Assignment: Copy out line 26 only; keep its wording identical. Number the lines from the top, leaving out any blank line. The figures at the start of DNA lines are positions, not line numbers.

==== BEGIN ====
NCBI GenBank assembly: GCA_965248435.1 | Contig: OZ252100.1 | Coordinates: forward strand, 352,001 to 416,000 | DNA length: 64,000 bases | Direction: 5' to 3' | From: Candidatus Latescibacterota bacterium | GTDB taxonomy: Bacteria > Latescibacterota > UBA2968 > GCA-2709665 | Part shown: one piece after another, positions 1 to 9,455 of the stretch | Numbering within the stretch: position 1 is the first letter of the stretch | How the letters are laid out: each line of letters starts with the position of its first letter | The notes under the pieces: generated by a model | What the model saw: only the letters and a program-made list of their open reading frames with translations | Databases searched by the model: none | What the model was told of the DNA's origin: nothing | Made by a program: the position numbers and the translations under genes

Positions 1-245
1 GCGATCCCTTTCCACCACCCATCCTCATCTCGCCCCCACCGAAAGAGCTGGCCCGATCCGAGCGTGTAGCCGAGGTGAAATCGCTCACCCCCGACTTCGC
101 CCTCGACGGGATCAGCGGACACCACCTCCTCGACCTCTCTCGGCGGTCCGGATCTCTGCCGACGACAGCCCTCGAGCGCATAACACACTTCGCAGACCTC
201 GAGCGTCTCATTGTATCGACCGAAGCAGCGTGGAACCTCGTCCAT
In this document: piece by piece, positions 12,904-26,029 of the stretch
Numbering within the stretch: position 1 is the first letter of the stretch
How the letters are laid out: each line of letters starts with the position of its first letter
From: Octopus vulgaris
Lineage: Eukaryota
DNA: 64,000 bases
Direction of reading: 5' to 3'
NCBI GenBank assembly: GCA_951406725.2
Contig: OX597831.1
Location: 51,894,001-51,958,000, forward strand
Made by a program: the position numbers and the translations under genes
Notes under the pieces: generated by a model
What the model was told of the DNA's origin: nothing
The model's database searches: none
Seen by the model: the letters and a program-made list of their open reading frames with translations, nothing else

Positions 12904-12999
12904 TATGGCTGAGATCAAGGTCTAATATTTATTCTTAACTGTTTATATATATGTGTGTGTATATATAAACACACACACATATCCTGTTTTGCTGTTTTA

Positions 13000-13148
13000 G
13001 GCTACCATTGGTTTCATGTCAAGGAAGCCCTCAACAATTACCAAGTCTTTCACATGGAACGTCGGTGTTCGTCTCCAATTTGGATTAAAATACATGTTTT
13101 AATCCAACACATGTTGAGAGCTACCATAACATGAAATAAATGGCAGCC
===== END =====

13101 AATCCAACACATGTTGAGAGCTACCATAACATGAAATAAATGGCAGCC